“You know,” a voice drawled, as a figure (this one actually human) stepped into view from around the corner, “I think they want you to drop your weapons.” She stopped then, giving me a good look at the newcomer. She wore a leather jacket that was black at the bottom, gradually shifting into green toward the top. The jacket had a hood attached to it, which was up, covering her hair, while her face was hidden behind some kind of black full mask that left no apparent holes for her eyes or mouth, making me wonder how well she could see through it. The effect almost made it look like there was nothing but a black void within the hood. The sleeves of the jacket were almost entirely black with a tiny bit of green at the ends to go with the green gloves she wore. Beyond that, she wore black cargo pants and combat boots. A sawed-off shotgun was in her hands. 

“I suggest you do what they want,” the masked and hooded girl informed the group while pointing that sawed-off at the men. “Before they get mad.” 

As if to add emphasis to her words, a much larger figure suddenly loomed up behind her. It looked like… well, like a goddamn enormous grizzly bear. Only, just like the other creatures, it scales instead of fur, and a sort-of… mohawk. Like an iguana, I realized. It looked like a bear crossed with an iguana. A Bearguana.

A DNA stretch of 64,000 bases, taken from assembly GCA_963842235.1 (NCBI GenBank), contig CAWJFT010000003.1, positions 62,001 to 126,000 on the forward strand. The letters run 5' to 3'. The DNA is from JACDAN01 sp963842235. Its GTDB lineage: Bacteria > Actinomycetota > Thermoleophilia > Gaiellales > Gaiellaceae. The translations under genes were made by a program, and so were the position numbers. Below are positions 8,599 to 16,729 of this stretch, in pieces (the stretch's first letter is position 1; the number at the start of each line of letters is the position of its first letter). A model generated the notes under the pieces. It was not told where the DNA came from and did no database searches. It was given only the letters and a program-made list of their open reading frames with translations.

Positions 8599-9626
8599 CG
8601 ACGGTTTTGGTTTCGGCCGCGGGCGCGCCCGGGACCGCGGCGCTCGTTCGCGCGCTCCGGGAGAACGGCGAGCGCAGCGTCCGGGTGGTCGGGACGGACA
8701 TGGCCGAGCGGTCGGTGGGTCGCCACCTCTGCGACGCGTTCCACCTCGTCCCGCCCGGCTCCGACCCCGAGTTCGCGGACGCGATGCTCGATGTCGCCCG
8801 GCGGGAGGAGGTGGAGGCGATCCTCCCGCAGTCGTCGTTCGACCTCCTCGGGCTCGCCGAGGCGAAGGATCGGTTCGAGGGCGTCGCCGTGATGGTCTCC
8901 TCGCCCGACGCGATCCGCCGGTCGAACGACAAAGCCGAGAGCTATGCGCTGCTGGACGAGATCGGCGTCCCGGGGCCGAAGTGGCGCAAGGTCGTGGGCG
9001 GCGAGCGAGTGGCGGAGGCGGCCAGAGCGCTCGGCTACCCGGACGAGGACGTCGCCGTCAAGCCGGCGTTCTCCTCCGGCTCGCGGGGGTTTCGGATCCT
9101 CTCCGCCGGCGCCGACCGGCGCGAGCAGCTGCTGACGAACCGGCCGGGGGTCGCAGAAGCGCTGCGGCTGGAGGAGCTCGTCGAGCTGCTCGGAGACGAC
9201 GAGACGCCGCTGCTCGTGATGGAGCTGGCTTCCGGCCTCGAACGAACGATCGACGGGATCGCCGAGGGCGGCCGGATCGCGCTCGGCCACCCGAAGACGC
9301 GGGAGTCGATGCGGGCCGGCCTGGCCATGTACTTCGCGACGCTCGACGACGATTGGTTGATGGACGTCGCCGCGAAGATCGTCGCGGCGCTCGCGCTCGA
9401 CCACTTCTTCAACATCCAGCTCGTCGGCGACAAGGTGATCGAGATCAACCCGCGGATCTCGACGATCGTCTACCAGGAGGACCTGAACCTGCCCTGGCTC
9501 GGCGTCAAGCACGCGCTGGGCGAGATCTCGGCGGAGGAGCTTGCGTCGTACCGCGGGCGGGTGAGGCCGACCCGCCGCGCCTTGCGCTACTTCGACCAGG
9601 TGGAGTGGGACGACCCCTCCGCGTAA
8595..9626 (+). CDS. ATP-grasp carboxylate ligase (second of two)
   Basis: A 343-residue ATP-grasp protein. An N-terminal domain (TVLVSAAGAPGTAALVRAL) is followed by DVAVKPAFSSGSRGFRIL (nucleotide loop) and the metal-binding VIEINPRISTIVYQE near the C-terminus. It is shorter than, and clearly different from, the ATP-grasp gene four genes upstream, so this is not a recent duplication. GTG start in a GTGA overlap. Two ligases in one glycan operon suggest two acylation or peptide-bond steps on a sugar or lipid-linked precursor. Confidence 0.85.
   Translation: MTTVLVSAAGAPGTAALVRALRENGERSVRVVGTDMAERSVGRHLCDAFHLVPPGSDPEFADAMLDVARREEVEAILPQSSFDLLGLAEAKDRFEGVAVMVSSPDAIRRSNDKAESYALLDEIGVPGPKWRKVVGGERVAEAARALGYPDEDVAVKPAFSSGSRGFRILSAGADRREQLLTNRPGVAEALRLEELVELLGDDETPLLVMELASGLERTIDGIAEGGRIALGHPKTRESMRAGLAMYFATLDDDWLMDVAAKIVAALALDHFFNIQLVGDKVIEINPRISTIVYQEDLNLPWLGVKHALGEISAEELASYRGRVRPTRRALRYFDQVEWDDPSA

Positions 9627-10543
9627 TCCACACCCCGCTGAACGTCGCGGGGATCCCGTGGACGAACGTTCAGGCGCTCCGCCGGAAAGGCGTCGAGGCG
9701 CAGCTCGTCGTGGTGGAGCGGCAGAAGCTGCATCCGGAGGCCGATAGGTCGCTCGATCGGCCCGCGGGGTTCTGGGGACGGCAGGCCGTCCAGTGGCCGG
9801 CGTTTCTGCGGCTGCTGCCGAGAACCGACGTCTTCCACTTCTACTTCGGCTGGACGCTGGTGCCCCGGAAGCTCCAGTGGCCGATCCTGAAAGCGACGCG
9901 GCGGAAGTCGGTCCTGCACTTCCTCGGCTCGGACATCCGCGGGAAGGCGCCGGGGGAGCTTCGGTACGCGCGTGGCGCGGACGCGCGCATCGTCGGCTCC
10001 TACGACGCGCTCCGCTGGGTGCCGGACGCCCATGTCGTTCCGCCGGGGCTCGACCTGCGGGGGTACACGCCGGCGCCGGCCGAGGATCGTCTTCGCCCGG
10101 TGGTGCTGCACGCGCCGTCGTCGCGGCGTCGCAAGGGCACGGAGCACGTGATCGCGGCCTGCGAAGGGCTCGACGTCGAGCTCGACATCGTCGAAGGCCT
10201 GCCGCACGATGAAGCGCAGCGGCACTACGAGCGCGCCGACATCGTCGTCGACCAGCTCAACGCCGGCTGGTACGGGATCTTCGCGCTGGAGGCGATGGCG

If the men hadn’t already been freaked out, seeing the enormous fuck-off grizzly lizard (Grizzlizard?) rising into view from behind the girl with the shotgun did the trick. There was a sudden clattering of weapons as they quickly put them down, hands rising into the air. 

“Yeah, that’s what I thought,” the new girl noted. I couldn’t see her expression through the dark void that was her blank black mask, but I could hear the smirk in her voice. “Tell you what, you start running and don’t stop until you’ve gone ten blocks, and my friends here won’t eat you. Riddles, keep ‘em honest.” 

In response to her words, the bird-lizard thing leapt from its perch with a loud screech. That was echoed by a roar from the bear-lizard, which sent the men scrambling in a blind panic to pick up their unconscious companions before they fled out of the alley and down the street. In a second, they were out of sight, while the bird-lizard flew after them. 

Slowly, I turned my gaze (and my own thankfully hidden open mouth) to the girl. She stood there, watching me before giving a wave as my eyes found her. “Hiya. Name’s Pack. That the guy?” She nodded past me, to where Ashton was still thankfully trapped by the stay-down cuffs.

Shit. Quickly, I moved to stand between the girl and the prone man. As I stepped that way, the bear-lizard growled. It was joined by another bipedal creature that seemed to come out of nowhere. Belatedly, I realized it was the thing that had been semi-cloaked before. This new creature looked more like a gorilla. One which, as with all the others, had been crossed with a lizard. 

“I–I–thanks,” I somehow managed to stammer past all my confusion. “Thanks for chasing them off. But you still can’t take this guy. I…” Thinking quickly, I offered, “There’s a reward for him. I’ll let you have it if you help me get the stuff he stole back t–”